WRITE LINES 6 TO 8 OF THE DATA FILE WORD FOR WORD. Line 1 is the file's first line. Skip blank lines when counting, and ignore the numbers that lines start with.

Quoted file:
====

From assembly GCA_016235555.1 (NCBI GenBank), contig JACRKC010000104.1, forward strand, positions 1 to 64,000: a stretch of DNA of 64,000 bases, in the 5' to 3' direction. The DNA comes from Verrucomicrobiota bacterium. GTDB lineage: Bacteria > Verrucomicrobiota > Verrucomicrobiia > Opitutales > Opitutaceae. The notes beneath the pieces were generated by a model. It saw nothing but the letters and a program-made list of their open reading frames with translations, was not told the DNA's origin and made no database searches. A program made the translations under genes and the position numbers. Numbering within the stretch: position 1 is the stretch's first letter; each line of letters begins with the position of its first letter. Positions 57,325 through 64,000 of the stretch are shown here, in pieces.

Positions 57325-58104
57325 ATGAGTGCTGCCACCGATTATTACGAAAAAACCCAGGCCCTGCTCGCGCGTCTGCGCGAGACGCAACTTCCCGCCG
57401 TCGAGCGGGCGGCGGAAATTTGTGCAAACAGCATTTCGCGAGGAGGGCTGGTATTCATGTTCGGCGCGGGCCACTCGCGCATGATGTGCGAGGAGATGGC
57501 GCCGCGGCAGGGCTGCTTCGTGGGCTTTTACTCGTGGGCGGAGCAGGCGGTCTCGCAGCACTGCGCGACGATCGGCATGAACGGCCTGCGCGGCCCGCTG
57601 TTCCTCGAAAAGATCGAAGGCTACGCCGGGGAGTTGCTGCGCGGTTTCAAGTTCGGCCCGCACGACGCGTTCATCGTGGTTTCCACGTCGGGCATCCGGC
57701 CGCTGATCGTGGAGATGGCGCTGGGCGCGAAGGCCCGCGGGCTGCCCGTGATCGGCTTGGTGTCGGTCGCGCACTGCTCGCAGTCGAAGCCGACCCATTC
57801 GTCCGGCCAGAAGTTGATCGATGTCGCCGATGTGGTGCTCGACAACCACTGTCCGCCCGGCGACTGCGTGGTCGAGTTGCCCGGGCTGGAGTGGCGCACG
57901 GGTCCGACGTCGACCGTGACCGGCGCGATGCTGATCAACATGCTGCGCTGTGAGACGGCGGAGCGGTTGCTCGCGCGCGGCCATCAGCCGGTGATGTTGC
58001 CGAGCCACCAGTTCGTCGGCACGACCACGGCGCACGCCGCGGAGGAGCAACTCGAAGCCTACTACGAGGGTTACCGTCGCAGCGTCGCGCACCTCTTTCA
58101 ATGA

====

57601 TTCCTCGAAAAGATCGAAGGCTACGCCGGGGAGTTGCTGCGCGGTTTCAAGTTCGGCCCGCACGACGCGTTCATCGTGGTTTCCACGTCGGGCATCCGGC
57701 CGCTGATCGTGGAGATGGCGCTGGGCGCGAAGGCCCGCGGGCTGCCCGTGATCGGCTTGGTGTCGGTCGCGCACTGCTCGCAGTCGAAGCCGACCCATTC
57801 GTCCGGCCAGAAGTTGATCGATGTCGCCGATGTGGTGCTCGACAACCACTGTCCGCCCGGCGACTGCGTGGTCGAGTTGCCCGGGCTGGAGTGGCGCACG